PM: Data analysis demos at Green Library
Data analysis demos at Green Library, Velma Denning Room, 120F
Friday, October 25, 2019
1pm - 2pm
Qualitative research tools: NVivo, Taguette, Python
with Alesia Montgomery
Do you have “unstructured data” (e.g., government documents, interview transcripts, site videos) that you want to analyze qualitatively? Are you unsure about which tools fit your needs (small or large dataset, solo or team project) and how to use them?
This demo will use data from a multi-city study of urban greening (climate action plans, oral histories, health measures, videos of urban farmers) to illustrate three tools:
Commercial software: NVivo (free to Stanford faculty, students, staff)
Open source software: Taguette (free to all—built using Python and Calibre)
Programming language: Python (free to all)
Come see (1) how to choose the right tool for you (based on your epistemological assumptions, research questions, dataset size/type, project partners), (2) how to get these tools, and (3) how to use these tools to qualitatively analyze your data. The workshop will include information about Stanford resources for learning these tools.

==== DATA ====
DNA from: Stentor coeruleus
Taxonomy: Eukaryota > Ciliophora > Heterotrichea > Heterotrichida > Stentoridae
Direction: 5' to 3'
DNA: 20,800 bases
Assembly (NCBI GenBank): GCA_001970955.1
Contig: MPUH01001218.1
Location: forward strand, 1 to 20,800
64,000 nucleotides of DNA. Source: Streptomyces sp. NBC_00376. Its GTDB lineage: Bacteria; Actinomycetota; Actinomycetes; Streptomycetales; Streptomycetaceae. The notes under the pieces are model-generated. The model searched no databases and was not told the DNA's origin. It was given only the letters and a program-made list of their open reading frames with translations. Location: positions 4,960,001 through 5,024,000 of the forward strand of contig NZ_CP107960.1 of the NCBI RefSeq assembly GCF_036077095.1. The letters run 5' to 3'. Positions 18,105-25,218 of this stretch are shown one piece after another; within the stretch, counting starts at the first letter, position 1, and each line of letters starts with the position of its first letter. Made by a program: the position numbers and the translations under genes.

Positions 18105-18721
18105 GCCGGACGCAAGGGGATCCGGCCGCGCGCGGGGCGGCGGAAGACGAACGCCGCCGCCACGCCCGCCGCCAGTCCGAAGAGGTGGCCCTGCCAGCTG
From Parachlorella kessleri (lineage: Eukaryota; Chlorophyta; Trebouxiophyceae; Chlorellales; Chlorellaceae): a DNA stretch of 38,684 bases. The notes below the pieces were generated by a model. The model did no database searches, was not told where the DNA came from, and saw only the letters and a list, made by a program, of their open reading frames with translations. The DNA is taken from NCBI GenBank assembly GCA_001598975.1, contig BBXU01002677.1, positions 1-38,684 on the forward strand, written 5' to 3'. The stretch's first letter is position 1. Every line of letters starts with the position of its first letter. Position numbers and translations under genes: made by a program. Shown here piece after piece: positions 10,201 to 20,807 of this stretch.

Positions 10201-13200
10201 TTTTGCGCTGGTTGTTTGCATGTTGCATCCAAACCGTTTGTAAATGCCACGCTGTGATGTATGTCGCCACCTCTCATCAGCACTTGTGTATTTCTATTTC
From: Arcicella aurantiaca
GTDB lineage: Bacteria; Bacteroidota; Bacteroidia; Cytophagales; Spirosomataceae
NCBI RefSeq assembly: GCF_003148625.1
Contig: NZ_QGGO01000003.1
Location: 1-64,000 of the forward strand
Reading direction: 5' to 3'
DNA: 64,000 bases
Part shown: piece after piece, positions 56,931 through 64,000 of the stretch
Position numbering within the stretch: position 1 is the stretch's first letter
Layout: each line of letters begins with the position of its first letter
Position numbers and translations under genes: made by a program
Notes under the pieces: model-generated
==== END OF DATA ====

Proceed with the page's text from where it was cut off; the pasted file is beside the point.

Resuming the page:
Alesia Montgomery is the Subject Specialist for Sociology, Psychology, and Qualitative Data at Stanford. For over two decades, she has been engaged in qualitative research and teaching. Her publications include the forthcoming book, Greening the Black Urban Regime, and articles in the International Journal of Urban & Regional Research, City & Community, Global Networks, and Ethnography.
Text analysis beyond English
with Quinn Dombrowski
In this demo, Quinn will provide examples of text analysis tools that can work for a wide range of languages (including Chinese, Japanese, Russian, and many historical languages), and will describe linguistic considerations to keep in mind when cleaning non-English texts.
Quinn supports digitally-facilitated research in the Division of Literatures, Cultures and Languages. Her background is in medieval Slavic linguistics, and has been involved with digital humanities since 2004. Quinn co-facilitates an international Multilingual DH working group, and the Russian NLP research unit in the DLCL.
3pm - 4pm
Reproducible Research with R
with Claudia Engel
The goal of reproducible research is to improve scholarship by documenting data, code, and methods so results can be replicated and be subjected to scrutiny. R supports reproducible research through the creation of documents that combine content and code. This session will provide an overview of how to generate these documents and review some of the relevant R packages.
Claudia Engel is Academic Technology Specialist and Lecturer for the Department of Anthropology and member of the Center for Interdisciplinary Digital Research at the Stanford Libraries. She collaborates with Anthropology faculty on innovative technology projects that are part of their research and teaching. She also teaches and co-teaches Anthropology courses.